I'm still waiting for the day when humans navigate cities by being sucked through pneumatic tubes. But in the meantime, New Zealand's bicycle-monorail mash-up, known as the Shweeb, might be the next best thing.
The Shweeb is a human-powered transit system that employs a recumbent cycle to move a clear passenger tube along a rail. Currently, the only operating Shweeb is located Agroventures Adventure Park in Rotura, New Zealand, where for $45, you and your friends can engage in Shweeb racing. But the inventors believe the Shweeb has possibilities beyond being an amusement park ride, and that it might just revolutionize your daily commute:
Our proposal to get you safely and quickly from one point in the city to another would be to elevate you onto a network of interconnected monorails where you never have to stop at traffic lights. The ideal vehicle for such a system already exists. Fully faired recumbent cycles, because of their low aerodynamic resistance, are breaking all bicycle speed records and currently reaching speeds of 90 kph (56 mph) in sprints. Suspending these comfortable and highly efficient machines from monorail tracks has the added advantage of taking away the rolling resistance of pneumatic tyres. Trains of Shweebs can further reduce the aero drag – ten people travelling at 40 kph will each have a lot less work to do than a single rider at the same speed. A single rider requires only a fraction of the energy to achieve the same speed as a normal cyclist – thanks to the significant reductions in both aero drag and tire friction. The vehicle is completely weatherproof, you can't derail or fall out while on the cellphone or blackberry!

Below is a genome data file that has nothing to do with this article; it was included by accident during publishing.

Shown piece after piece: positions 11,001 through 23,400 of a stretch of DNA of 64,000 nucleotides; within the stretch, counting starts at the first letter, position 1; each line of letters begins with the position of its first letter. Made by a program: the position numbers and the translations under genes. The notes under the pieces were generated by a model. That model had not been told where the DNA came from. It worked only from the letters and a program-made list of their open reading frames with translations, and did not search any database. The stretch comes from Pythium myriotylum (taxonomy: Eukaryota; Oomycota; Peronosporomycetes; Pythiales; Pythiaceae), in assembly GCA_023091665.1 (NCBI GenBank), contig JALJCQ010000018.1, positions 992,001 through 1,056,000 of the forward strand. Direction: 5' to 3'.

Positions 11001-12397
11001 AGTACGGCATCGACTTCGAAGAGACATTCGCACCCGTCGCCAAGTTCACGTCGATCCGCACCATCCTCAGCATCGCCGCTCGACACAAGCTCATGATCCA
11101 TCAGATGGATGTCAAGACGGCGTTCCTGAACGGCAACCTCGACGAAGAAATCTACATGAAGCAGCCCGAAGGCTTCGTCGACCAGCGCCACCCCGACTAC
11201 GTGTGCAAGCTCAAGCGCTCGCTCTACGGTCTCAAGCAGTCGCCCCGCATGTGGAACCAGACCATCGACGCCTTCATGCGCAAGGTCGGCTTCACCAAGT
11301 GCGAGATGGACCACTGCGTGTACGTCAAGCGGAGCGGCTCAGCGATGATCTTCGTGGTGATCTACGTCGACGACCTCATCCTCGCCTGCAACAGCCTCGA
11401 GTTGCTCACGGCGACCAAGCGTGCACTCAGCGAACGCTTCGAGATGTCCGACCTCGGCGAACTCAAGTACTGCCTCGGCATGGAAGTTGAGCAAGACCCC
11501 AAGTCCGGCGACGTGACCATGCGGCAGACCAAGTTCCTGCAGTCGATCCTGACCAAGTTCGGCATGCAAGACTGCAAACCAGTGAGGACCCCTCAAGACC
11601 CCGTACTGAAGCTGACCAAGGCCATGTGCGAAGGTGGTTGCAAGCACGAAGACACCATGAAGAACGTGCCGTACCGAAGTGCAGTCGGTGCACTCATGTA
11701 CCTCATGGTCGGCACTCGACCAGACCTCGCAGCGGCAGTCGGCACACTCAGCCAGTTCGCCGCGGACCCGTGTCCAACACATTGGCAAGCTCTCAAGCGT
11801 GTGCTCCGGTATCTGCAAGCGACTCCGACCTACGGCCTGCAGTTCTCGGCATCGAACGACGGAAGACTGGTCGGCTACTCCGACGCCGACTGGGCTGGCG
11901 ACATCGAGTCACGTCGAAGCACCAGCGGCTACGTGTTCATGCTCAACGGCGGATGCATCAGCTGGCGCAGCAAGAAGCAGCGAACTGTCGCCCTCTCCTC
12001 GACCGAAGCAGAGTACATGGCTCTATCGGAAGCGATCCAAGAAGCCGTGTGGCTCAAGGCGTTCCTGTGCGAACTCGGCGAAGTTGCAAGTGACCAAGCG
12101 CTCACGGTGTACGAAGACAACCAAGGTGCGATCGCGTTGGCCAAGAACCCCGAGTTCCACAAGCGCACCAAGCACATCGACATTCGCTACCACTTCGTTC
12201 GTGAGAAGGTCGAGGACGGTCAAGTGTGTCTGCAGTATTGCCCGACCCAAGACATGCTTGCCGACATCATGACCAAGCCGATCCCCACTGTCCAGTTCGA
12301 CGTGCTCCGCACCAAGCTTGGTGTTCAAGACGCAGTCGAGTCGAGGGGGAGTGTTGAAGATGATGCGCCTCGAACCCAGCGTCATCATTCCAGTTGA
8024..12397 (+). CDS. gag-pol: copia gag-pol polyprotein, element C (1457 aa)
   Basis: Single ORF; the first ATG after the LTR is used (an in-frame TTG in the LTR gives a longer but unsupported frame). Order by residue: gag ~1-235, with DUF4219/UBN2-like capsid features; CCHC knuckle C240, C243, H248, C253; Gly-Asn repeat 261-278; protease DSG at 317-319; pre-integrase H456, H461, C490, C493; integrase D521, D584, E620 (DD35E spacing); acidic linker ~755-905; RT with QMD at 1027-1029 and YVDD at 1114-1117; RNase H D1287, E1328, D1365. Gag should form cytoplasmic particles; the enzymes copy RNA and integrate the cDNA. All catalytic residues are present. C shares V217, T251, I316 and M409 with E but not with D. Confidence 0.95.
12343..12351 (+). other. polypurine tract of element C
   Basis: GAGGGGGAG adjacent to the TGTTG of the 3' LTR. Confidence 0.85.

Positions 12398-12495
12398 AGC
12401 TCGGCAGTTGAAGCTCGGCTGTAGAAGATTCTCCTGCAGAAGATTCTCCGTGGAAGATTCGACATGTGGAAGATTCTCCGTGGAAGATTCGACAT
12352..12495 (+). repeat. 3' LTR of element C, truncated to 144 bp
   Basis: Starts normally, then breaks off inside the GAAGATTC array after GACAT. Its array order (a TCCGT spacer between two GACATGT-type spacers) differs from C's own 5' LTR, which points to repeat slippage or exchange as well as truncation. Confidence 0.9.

Check out the Shweeb in action: